The copyrighted demand letter, redux

by Paul Alan Levy

It’s been many years since John Dozier and his associates suffered the humiliation (and subjected their clients to the Streisand Effect) that followed from their habit of appending a threat of copyright infringement litigation to their defamation demand letters, but a newly minted “defamation attorney” from Houston named Paul Sternberg seems determined to follow in their path. The story began when one of his clients, a fellow named Christopher J Nanda, proclaimed on social media that his office window put him in a perfect position to aim his well-oiled automatic rifle at Black Lives Matter protesters in Wisconsin. Jana Hall took issue with this post, and used Twitter to call it to the attention of Nanda’s employer, which promptly sacked him.

Sternberg then wrote a letter to both Hall and her husband (referring to his client alternately as “Mr. Nanda” and “Mr. Nance”), warning that he was going to sue both of them, potentially ruining her husband’s business, if she did not take down the tweets, “de-index” the tweets (that is, prevent Google from linking to them, part of the defamation services that his web site promises, circumventing what he claims is protection that web sites enjoy under the Freedom of Information Act), and promise never to speak online about Nanda ever again. When she posted his demand letter on Twitter, both to call him to task for his threats and to crowd-source her quest for advice on how to respond to them, he angrily threatened her by claiming she had infringed his copyright in the letter, demanding that she remove it, as well, from her Twitter feed.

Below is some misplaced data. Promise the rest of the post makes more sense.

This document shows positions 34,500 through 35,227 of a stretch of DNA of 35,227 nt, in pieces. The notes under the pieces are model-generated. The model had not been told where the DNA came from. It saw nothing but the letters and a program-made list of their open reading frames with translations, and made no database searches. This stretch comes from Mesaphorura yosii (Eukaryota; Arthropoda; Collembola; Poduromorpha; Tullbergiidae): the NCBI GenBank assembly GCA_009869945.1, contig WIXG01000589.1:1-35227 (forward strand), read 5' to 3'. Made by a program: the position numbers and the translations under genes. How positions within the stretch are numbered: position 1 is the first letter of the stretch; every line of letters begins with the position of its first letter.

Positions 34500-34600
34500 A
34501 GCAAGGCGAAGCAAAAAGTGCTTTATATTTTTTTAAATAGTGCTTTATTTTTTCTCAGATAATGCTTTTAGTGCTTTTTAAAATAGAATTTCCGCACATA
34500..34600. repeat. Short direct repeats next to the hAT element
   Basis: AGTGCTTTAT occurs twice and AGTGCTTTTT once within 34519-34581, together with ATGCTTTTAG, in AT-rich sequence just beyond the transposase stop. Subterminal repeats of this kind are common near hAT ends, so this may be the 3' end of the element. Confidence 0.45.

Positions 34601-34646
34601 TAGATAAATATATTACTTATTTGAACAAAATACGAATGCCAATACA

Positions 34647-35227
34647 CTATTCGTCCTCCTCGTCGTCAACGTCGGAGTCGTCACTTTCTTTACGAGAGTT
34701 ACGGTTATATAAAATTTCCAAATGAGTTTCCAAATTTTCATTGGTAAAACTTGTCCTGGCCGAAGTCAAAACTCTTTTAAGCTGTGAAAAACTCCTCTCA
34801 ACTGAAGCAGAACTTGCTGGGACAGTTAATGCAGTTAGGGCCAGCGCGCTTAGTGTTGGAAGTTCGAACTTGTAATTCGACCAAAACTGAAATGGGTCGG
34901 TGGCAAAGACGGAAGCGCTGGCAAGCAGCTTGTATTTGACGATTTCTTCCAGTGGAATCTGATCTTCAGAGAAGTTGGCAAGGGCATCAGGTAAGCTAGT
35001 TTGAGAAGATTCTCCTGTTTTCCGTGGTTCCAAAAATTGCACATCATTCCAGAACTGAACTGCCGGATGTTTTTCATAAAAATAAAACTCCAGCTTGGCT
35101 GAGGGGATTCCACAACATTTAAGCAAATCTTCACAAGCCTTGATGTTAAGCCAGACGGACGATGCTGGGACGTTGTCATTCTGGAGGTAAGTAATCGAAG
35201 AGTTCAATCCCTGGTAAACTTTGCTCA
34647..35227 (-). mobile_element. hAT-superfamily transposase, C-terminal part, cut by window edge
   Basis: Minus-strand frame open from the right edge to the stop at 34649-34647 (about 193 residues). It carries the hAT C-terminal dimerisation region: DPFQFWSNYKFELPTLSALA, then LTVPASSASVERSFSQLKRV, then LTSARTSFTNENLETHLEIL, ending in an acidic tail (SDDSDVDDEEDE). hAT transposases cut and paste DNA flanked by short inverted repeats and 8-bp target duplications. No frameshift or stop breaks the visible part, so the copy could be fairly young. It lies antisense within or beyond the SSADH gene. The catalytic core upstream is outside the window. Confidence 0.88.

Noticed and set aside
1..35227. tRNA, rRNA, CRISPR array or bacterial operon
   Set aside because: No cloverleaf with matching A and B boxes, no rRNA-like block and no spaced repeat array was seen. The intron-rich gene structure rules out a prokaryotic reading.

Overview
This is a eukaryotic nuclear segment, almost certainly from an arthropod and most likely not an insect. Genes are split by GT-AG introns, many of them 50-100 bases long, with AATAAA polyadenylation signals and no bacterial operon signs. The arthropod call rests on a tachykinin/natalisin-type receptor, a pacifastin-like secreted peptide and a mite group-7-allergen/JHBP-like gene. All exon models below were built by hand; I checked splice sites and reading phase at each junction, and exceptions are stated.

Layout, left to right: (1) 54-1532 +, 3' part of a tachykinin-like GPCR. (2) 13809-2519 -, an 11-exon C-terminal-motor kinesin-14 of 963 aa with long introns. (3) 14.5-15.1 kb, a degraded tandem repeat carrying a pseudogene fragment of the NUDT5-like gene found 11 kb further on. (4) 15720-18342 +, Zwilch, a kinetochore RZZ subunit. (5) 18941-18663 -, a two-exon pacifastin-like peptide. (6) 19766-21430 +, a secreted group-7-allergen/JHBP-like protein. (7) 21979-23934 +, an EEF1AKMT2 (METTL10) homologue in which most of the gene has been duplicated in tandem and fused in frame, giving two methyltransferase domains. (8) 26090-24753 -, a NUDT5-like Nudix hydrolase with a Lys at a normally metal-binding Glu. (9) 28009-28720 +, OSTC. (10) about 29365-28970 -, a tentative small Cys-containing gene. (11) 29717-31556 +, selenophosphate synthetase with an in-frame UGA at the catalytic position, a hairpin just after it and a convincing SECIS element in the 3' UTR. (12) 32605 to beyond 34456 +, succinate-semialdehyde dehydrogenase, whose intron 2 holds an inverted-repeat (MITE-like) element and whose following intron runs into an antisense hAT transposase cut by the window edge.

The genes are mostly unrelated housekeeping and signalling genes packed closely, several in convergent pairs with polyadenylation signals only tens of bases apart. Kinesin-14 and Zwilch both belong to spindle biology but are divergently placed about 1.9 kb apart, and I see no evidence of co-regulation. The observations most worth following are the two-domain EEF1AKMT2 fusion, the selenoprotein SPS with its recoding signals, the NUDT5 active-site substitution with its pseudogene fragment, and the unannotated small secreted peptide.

In a letter to Mr. Sternberg I have explained the error of his ways and urged him to retract his copyright claim. Happily, his web site makes clear that I did not have to explain the Streisand Effect to him.

His emailed response, as well as some of the things he said when I called him to follow up, made clear his weak grasp of copyright law.  As he switched from topic to topic while admitting that he had not read my entire letter, that he was not even familiar with what his web site contains, and that he was not responsible for misidentifying his client in the letter because it was his secretary's fault, I asked clarifying questions.  Finally he responded to one of my questions by hanging up the telephone.  Then he sent followup emails asking about what retraction he needed to issue, and then saying it was never a real threat, and that Hall must have known it wasn't a real threat or she would have taken it down.

No, instead, she found a lawyer to respond on her behalf.


Although Mr. Sternberg did not have the good grace to send Hall a letter retracting his copyright claim, he has now rescinded it in an email to me.

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